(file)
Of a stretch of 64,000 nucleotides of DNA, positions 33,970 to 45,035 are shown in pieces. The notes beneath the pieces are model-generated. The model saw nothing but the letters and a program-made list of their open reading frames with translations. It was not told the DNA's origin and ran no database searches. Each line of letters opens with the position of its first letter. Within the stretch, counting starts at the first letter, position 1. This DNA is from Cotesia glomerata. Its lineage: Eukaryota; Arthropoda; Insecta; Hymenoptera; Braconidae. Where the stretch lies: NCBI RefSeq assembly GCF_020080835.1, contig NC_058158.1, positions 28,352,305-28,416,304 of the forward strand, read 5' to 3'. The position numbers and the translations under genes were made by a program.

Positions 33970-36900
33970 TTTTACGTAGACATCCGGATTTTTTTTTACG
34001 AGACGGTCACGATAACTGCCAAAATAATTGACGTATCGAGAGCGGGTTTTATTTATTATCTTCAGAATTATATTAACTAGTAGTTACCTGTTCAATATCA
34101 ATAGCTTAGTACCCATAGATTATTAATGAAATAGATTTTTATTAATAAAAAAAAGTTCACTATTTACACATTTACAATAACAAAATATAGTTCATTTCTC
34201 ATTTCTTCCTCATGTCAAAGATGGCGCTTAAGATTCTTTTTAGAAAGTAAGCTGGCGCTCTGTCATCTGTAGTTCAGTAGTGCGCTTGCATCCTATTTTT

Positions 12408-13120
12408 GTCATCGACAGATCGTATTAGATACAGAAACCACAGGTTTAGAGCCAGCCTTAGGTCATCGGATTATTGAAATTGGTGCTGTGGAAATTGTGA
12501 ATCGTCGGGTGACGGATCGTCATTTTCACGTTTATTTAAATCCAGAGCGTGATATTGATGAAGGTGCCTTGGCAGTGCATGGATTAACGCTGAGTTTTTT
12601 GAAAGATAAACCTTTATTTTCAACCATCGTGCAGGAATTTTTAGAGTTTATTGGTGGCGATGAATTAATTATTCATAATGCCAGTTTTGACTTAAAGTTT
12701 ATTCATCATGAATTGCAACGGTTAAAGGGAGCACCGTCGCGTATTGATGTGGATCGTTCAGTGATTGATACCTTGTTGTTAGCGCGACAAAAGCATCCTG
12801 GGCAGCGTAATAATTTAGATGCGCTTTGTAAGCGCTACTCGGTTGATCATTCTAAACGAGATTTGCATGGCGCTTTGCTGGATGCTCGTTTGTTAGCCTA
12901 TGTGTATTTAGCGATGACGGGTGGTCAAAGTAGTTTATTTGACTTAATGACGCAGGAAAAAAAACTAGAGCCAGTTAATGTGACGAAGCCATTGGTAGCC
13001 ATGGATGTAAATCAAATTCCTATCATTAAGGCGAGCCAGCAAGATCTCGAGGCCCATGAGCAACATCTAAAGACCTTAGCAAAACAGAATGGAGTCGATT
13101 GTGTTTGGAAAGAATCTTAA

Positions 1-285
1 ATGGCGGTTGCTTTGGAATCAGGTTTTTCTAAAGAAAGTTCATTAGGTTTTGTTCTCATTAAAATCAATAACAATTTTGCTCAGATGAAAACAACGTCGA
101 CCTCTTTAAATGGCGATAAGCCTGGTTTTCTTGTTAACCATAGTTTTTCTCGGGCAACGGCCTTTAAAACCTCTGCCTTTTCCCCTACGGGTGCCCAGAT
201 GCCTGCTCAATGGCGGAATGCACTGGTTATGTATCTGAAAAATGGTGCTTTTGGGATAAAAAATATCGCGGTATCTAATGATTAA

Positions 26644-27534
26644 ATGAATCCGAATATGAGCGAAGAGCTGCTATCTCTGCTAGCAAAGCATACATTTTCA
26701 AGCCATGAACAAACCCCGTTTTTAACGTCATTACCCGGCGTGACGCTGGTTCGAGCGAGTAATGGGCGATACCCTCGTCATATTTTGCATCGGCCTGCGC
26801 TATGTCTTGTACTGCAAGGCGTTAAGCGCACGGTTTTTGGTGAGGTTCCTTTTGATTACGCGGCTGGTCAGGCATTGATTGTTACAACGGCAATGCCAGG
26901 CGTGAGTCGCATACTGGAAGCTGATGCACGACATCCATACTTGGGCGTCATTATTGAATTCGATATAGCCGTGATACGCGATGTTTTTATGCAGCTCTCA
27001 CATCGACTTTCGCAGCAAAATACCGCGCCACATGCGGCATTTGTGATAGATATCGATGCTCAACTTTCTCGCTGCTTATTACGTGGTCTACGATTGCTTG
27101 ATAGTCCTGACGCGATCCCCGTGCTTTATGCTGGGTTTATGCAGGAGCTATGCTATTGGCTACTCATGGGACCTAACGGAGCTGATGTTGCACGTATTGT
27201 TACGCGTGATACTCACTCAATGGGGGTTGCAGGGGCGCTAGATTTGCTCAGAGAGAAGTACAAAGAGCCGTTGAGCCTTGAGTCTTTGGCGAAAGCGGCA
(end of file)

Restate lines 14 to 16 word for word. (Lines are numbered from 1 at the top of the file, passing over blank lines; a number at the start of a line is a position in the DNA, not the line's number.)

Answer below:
13001 ATGGATGTAAATCAAATTCCTATCATTAAGGCGAGCCAGCAAGATCTCGAGGCCCATGAGCAACATCTAAAGACCTTAGCAAAACAGAATGGAGTCGATT
13101 GTGTTTGGAAAGAATCTTAA

Positions 1-285